Nonetheless, such French policy led to the conflict with British imperialism in Gambia and Sierra Leone followed by African states like Samory or al-Hajj Umar. The Anglo-French rivalry existed along the West African littoral in the areas of the Gold Coast (the British penetration started in 1874), Togo (together with the rivalry with Germany), Dahomey, and Yoruba. After the British unilateral decision to invade and occupy Egypt in 1882, French policy toward the UK significantly became deteriorated. Nevertheless, after 1882, there were colonial interventions by other West European states (Germany, Belgium, and Italy) that finally partitioned Africa. Once the partition of the continent started, Africa became colonized within a short time – three decades.
After Henry Morton Stanley’s trans-African journey from East to West in 1874−1877 and especially down the Congo River in Central Africa, the Belgian King Leopold II (1865−1909) took Staley into his personal service. H. M. Stanley in 1879 returned to the region of the Lower Congo River where he laid down the framework of the big private territory as the personal domain of Belgium King Leopold II (Congo Free State) in the basin of the Congo River rich in natural resources. However, both the exploration and political activities of H. M. Stanley stimulated the other West European states to do the same in Africa.
For instance, the Italian de Brazza concluded several deals with the local African tribal leaders, and when he returned to Europe, France took up his claims. French troops from Gabon occupied the territory of French Congo which soon became part of the region of the French Equatorial Africa. Of course, such French behavior immediately provoked responses from the UK and Portugal in the region but due to Germany, this came to nothing. In other words, Berlin bought off French thought of military revenge over the territories lost to Germany during the Franco-German War of 1870−1871 after which Prussia united Germany by allowing France to have free hands in Africa. At the same time, Germany was blackmailing the UK over the British occupation of Egypt in 1882.
United Germany (the Second German Empire) entered the struggle for Africa by occupying lands in four widely separated regions: Togo (between the British and French possessions), the Cameroons in 1884 (between British Nigeria, French Equatorial Africa, and Portuguese Rio Muni), German South West Africa (between British and Portuguese colonies), and German East Africa since 1885 when Dar es Salaam was occupied (between Belgian, British, and Portuguese possessions). Therefore, the German African colonies were like the wedges between the colonies of other West European imperialistic powers. Consequently, both French and German colonial activities in West Africa led London to be more active in the region particularly to secure the territory which later became known as Nigeria (rich in natural oil). However, the far interior of West Africa was left to the French colonists who by the end of the 19th century swept right across the region of West Sudan (known as French Sudan).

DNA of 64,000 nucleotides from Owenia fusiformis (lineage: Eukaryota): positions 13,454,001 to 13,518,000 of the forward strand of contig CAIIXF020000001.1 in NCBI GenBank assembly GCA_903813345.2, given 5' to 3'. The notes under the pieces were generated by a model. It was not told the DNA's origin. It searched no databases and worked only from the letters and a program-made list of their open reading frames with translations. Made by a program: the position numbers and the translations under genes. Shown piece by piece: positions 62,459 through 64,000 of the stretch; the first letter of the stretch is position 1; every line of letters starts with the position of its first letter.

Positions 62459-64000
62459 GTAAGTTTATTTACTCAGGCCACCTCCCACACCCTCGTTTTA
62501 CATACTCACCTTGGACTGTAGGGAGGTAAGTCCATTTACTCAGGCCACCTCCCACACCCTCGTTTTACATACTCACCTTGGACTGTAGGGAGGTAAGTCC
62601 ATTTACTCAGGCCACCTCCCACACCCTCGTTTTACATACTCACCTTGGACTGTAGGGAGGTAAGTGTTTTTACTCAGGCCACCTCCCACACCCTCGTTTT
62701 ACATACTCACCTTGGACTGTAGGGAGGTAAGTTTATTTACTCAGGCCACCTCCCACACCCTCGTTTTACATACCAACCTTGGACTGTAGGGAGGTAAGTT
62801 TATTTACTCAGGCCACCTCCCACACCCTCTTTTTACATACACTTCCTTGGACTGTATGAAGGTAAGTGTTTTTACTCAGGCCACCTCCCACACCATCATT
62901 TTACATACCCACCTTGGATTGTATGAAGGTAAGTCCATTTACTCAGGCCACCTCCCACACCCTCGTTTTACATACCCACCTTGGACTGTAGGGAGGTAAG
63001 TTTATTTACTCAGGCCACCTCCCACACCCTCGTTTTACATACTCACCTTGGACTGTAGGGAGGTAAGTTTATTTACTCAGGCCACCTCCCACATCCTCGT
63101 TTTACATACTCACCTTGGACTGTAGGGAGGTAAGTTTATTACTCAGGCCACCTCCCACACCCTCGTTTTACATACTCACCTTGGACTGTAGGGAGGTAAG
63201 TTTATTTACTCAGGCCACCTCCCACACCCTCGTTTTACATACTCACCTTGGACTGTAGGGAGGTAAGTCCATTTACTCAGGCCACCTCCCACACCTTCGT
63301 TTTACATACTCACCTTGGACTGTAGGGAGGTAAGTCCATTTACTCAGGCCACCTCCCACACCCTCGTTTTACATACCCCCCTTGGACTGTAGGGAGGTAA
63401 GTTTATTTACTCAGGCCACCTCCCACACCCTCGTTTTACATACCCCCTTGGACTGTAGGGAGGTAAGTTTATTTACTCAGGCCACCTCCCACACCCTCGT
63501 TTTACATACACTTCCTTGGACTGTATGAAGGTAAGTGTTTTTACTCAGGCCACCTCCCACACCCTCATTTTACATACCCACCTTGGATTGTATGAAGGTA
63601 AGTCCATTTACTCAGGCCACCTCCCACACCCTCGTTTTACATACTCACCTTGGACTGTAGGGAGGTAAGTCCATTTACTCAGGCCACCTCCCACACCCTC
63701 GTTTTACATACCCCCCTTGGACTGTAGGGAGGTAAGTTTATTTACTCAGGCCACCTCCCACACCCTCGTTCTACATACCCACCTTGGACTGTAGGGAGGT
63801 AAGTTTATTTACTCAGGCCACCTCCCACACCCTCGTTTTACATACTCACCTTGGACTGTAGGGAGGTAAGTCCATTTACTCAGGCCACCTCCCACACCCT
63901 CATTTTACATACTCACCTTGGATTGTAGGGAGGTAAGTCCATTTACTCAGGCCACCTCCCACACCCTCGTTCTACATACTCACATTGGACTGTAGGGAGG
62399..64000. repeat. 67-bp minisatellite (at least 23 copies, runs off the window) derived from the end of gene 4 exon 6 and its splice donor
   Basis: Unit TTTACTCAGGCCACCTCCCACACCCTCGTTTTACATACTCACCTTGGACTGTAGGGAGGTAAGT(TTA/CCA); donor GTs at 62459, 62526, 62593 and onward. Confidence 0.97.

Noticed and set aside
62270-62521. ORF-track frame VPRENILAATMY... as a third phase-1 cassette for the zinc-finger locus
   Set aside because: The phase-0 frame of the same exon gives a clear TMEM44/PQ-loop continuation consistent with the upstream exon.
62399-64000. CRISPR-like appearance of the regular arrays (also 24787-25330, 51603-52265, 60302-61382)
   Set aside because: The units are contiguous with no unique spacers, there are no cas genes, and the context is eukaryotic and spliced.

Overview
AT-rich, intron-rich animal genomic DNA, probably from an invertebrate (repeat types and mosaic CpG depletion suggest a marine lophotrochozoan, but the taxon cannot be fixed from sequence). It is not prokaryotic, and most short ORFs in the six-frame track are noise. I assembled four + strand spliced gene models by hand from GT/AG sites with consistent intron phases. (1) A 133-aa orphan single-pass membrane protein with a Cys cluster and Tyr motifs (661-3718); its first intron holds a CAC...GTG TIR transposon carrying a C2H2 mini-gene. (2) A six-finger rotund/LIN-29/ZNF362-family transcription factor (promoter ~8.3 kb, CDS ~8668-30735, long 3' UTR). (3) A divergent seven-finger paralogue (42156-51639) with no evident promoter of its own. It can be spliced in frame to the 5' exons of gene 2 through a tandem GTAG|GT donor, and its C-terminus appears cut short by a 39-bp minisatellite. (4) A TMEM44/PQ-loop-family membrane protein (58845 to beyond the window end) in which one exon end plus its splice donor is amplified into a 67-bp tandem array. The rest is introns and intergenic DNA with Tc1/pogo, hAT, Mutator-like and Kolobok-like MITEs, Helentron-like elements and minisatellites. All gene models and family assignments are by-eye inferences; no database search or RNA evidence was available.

All West European great powers involved in the competition for the partition of Africa had wide-reaching geopolitical and economic designs. For instance, Germany planned to occupy the Portuguese possessions and at least part of the Congo. In such a way, Berlin would create a great and rich empire in West and Central Africa.
Paris had the same imperial ambitions in French West Africa stretching from the Meditteranean Sea in the North up to the Congo River in the South. For the reason to counter French and German penetration deeper into Africa, London pushed its expansionist policies from three directions:
1) British colonists (Cecil Rhodes Company “Pioneer Column” in 1890) from Cape Colony northward through Bechuana territory (later British Bechuanaland) and Orange Free State via Transvaal up to the Lake Tanganyika (establishing provinces of Southern Rhodesia and Northern Rhodesia);
2) Imperial British East African Company from Mombasa establishing British East Africa (later Kenya) up to Lake Victoria (Uganda was occupied in 1893; and
3) From Egypt via Sudan up to Gondokoro where they met the British troops from Uganda. Between Egypt and Uganda, it was established Anglo-Egyptian Sudan (Sudan-Anglo-Egyptian Condominium) in 1899.
The idea was to form a continuous strip of British colonial possessions from Alexandria in Egypt to Cape Town in Cape Colony (future South Africa). However, between northern and southern British possessions on this imagined continuous strip existed German East Africa and Belgian Congo. It is important to notice that such different geopolitical and economic designs brought the UK and France face-to-face at Fashoda (today in South Sudan) in 1898 (the Fashoda Incident, September 18th,) and almost led to direct military clashes and probably war between the two states as both wanted to connect their disparate colonial possessions (French Equatorial Africa with French Somaliland vs British Anglo-Egyptian Sudan with Uganda).